(The Center Square)
The US Supreme Court heard oral arguments Tuesday in a legal challenge to President Joe Biden’s plan to cancel hundreds of billions of dollars in student loan debt.
In August of last year, Biden announced that his administration would “forgive” $10,000 in federal student loan debt for up to $125,000 a year, or $250,000 for a married couple. Borrowers who borrowed money before July 1 can qualify.
For Pell Grant recipients, loan reductions total $20,000. The US Congressional Budget Office estimates the plan will cost taxpayers roughly $400 billion.
The Biden administration argued that the administration had the legal authority to cancel the debt. The justices pushed back on that right, asking whether Congress’s Heroes Act, which allowed the federal government to delay debt collection due to national emergencies, really gave it the power to cancel that debt.
Related: CBO says Biden plan to erase student loan debt set to cost taxpayers $400 billion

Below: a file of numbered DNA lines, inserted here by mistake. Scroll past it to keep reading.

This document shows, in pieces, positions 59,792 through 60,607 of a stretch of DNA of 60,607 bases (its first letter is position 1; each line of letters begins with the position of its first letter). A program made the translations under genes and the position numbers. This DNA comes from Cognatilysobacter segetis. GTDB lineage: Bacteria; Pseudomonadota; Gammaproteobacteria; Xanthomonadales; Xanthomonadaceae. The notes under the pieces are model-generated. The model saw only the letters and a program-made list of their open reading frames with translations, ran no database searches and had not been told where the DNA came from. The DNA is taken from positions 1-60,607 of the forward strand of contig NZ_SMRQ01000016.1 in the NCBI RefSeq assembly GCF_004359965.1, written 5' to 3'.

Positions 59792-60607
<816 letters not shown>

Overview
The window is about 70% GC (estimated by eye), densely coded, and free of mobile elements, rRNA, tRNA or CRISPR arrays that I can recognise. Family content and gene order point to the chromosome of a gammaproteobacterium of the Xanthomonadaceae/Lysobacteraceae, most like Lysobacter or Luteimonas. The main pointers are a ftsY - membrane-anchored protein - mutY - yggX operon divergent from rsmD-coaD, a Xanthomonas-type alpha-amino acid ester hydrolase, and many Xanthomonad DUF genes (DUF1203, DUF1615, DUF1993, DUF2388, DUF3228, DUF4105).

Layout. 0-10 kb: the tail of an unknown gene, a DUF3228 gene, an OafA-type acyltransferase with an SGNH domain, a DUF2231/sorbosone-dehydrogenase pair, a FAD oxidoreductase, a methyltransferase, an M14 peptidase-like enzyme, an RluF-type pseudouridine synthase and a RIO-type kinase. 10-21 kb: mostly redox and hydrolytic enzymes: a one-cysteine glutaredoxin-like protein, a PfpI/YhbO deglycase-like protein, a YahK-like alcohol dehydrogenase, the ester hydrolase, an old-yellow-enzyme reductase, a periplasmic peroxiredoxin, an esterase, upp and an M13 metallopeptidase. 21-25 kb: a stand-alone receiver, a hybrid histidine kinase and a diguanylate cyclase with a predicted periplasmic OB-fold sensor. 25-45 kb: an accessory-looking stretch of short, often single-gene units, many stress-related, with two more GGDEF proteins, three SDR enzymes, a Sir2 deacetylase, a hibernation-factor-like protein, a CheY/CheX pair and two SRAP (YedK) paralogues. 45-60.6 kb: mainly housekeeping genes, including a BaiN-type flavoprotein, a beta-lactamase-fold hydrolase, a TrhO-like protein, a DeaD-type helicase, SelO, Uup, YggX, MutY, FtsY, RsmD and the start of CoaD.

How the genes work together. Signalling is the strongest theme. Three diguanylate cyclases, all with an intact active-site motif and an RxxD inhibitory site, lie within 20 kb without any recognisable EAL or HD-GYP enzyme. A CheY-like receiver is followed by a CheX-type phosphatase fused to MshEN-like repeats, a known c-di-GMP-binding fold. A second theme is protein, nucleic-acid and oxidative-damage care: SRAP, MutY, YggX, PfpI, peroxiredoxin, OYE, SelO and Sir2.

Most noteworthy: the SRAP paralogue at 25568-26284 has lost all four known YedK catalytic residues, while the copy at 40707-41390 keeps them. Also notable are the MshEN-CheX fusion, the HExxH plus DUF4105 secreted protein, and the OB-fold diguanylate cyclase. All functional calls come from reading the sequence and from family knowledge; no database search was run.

The justices point out that the law does not expressly permit student loan forgiveness in this way, but the Biden administration argued that student loan forgiveness still fits the intent of the bill.
The justices expressed concern that using a questionable legal argument to allow such a large release of federal funds could overstep the statute’s power. The Biden administration, however, argued that the legal challenge had no real injury because it would give them legal standing to challenge the plan in the first place.
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The Biden administration has paused student loan repayments until the Supreme Court rules on the case, in June and no later than July.
“Today, my administration will argue our case for student loan relief before the Supreme Court,” Biden said in a statement. “This relief is critical for 40 million Americans to recover from the financial crisis caused by the pandemic. We are confident it is legal. And we are fighting for it in court.
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A poll from August 2022 shows Americans are concerned that student loan debt forgiveness will increase inflation.
A CNBC/Momentive poll found that 59% of respondents said debt forgiveness would make inflation worse.
“Republicans are especially concerned: 81% of Republicans say student loan forgiveness will make inflation worse, with double the number of Democrats who say the same (41%),” Momentive said.
Syndicated with permission from The Center Square.